Posterior compartment of the forearm

Posterior compartment of the forearm
Extensor compartment of the forearm and hand
Details
SystemMusculoskeletal system
Arteryradial artery, radial recurrent artery, profunda brachii, posterior interosseous artery
Nerveradial nerve, posterior interosseous nerve
Identifiers
Latincompartimentum antebrachii posterius
TA98A04.6.01.007
TA22494
FMA38411
Anatomical terminology

The posterior compartment of the forearm (or extensor compartment) contains twelve muscles which primarily extend the wrist and digits. It is separated from the anterior compartment by the interosseous membrane between the radius and ulna.

Structure

Muscles

There are generally twelve muscles in the posterior compartment of the forearm, which can be further divided into superficial, intermediate, and deep. Most of the muscles in the superficial and the intermediate layers share a common origin which is the outer part of the elbow, the lateral epicondyle of humerus. The deep muscles arise from the distal part of the ulna and the surrounding interosseous membrane.

The brachioradialis, flexor of the elbow, is unusual in that it is located in the posterior compartment, but it is actually a muscle of flexor / anterior compartment of the forearm. The anconeus, assisting in extension of the elbow joint, is by some considered part of the posterior compartment of the arm.

The majority of muscles found in the posterior compartment are extrinsic, meaning that their origin has some distance from the part moved. The brachioradialis and the anconeus are considered intrinsic muscles because they both arise within the forearm and they both move the forearm.

Level Muscle Extrinsic/Intrinsic Innervation
superficial brachioradialis intrinsic radial nerve
superficial extensor carpi radialis longus extrinsic radial nerve
superficial extensor carpi radialis brevis extrinsic radial nerve (deep branch)
superficial extensor carpi ulnaris extrinsic radial nerve (as posterior interosseous nerve)
superficial anconeus intrinsic radial nerve
intermediate extensor digitorum extrinsic radial nerve (as posterior interosseous nerve)
intermediate extensor digiti minimi extrinsic radial nerve (as posterior interosseous nerve)
deep abductor pollicis longus extrinsic radial nerve (as posterior interosseous nerve)
deep extensor pollicis longus extrinsic radial nerve (as posterior interosseous nerve)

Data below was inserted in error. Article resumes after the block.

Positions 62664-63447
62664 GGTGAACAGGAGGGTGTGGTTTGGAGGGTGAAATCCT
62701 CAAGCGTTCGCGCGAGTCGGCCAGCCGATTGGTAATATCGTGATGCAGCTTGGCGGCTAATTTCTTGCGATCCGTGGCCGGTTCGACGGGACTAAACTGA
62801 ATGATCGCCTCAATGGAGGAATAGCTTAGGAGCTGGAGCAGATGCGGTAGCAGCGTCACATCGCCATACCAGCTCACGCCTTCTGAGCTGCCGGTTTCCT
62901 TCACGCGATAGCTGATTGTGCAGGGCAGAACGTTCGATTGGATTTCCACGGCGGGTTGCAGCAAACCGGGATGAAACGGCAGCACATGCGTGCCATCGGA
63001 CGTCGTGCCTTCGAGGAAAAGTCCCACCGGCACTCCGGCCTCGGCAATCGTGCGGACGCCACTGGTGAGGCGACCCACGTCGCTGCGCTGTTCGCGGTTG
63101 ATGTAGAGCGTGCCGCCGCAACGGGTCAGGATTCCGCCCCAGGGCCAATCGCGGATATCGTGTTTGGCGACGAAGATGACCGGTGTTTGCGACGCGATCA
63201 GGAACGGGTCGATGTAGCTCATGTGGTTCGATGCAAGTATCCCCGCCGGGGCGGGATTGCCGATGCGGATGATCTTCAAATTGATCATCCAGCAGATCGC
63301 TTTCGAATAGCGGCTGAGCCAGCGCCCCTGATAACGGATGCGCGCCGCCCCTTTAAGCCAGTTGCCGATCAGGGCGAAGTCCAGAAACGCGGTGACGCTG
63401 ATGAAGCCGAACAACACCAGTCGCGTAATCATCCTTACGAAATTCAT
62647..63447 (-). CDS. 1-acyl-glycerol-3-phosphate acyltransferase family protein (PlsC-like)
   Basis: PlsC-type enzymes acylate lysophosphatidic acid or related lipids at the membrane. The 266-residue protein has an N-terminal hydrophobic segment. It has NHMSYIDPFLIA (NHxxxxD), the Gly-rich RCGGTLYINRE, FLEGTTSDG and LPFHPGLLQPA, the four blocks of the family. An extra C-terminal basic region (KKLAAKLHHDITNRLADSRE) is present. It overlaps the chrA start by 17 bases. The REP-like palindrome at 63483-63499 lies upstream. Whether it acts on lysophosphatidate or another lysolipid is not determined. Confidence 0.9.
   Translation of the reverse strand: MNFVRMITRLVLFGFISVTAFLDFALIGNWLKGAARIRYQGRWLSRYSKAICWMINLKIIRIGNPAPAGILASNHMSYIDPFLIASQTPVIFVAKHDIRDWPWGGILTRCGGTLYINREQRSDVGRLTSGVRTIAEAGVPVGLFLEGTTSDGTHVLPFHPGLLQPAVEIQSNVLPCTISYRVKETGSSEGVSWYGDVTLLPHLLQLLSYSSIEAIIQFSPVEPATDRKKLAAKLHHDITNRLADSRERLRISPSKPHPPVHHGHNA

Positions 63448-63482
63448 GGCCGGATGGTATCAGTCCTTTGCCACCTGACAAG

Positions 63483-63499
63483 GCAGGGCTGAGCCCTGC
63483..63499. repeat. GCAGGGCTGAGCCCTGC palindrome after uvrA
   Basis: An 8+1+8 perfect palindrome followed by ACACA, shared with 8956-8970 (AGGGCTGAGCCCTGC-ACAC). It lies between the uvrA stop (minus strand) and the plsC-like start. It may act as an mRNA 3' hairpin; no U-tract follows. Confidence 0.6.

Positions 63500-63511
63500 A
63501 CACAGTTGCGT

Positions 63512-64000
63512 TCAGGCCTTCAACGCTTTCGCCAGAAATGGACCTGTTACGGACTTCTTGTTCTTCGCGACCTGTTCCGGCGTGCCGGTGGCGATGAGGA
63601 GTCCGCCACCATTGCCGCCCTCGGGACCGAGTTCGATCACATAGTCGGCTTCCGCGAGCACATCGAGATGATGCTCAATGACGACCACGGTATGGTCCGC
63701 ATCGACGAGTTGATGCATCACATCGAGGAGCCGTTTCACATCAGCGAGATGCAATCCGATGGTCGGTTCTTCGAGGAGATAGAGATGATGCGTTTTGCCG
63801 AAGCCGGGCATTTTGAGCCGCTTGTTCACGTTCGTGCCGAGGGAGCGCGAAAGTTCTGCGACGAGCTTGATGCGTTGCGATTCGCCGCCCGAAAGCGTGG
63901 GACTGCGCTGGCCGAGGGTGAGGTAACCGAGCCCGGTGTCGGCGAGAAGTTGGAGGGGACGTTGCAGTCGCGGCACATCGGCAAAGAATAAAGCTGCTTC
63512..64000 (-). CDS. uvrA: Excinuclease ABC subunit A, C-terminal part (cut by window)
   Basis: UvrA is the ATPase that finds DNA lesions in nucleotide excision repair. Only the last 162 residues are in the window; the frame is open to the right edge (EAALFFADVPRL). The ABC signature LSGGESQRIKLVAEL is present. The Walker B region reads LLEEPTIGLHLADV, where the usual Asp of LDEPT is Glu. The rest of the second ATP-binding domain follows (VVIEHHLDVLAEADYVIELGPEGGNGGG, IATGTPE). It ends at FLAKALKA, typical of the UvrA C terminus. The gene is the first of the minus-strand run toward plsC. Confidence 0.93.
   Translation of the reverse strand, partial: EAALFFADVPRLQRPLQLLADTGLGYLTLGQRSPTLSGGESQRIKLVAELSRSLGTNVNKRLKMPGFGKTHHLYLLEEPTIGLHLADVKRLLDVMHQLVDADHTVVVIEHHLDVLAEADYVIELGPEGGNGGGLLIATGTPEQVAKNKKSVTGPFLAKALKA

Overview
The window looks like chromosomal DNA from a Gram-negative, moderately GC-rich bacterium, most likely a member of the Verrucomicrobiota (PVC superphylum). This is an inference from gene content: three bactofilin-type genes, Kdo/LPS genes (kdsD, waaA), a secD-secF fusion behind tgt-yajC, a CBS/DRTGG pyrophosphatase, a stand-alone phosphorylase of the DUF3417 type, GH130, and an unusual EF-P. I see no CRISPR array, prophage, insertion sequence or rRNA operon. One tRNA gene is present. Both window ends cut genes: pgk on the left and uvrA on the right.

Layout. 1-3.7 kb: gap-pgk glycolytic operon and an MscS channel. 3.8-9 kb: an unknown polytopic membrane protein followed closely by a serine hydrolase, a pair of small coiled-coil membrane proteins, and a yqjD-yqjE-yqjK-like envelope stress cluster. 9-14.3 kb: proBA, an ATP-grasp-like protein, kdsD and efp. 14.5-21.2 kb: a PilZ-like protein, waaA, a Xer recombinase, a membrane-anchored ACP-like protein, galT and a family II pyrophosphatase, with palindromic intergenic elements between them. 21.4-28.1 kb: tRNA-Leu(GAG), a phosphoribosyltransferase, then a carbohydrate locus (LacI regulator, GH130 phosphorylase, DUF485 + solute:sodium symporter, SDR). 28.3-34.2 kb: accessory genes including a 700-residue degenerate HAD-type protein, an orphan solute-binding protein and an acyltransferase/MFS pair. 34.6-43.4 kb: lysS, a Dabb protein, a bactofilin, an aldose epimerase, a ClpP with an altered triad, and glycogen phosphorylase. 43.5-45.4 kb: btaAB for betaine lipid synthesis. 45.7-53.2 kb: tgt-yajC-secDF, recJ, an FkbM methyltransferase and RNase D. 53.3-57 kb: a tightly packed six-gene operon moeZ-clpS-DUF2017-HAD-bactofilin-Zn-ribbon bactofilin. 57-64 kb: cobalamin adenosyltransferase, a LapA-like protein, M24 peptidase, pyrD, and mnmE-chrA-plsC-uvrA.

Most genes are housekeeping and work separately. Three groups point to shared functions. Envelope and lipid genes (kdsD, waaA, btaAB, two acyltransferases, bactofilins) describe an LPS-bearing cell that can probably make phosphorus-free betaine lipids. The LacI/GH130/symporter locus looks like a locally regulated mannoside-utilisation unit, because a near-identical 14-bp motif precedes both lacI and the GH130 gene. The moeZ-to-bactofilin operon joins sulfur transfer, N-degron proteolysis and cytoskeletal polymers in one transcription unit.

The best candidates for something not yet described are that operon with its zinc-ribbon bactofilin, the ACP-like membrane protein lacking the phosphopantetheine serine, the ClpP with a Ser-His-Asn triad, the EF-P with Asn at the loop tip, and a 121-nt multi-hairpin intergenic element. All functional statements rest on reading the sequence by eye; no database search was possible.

deep extensor pollicis brevis extrinsic radial nerve (as posterior interosseous nerve)
deep extensor indicis extrinsic radial nerve (as posterior interosseous nerve)
deep supinator intrinsic radial nerve (deep branch)

Extensor tendon compartments

Extensor tendons pass through the extensor retinaculum at wrist joint in 6 synovial sheaths, also referred to compartments.

The supinator and the anconeus are the two extensor muscles in the posterior compartment of the forearm that do not pass through wrist extensor compartments.

  1. The first compartment locating the most radial is occupied by the extensor pollicis brevis and the abductor pollicis longus to insert to the thumb.
  2. The second compartment is occupied by the two radial wrist extensors, the extensor carpi radialis longus and the extensor carpi radialis brevis.
  3. The third compartment exclusively accommodates the extensor pollicis longus, which hooks around Lister's tubercle of radius and inserts to the thumb.
  4. The fourth compartment is the largest of all. It is occupied by the extensors of the digits, the extensor digitorum communis and the extensor indicis proprius. The extensor indicis proprius usually runs and inserts onto the ulnar side of the extensor digitorum communis of the index finger.
  5. The fifth compartment is occupied by the extensor digiti minimi, the extensor of the little finger.
  6. The extensor carpi ulnaris passes through the sixth compartment to insert to the base of the fifth metacarpal bone.

Innervation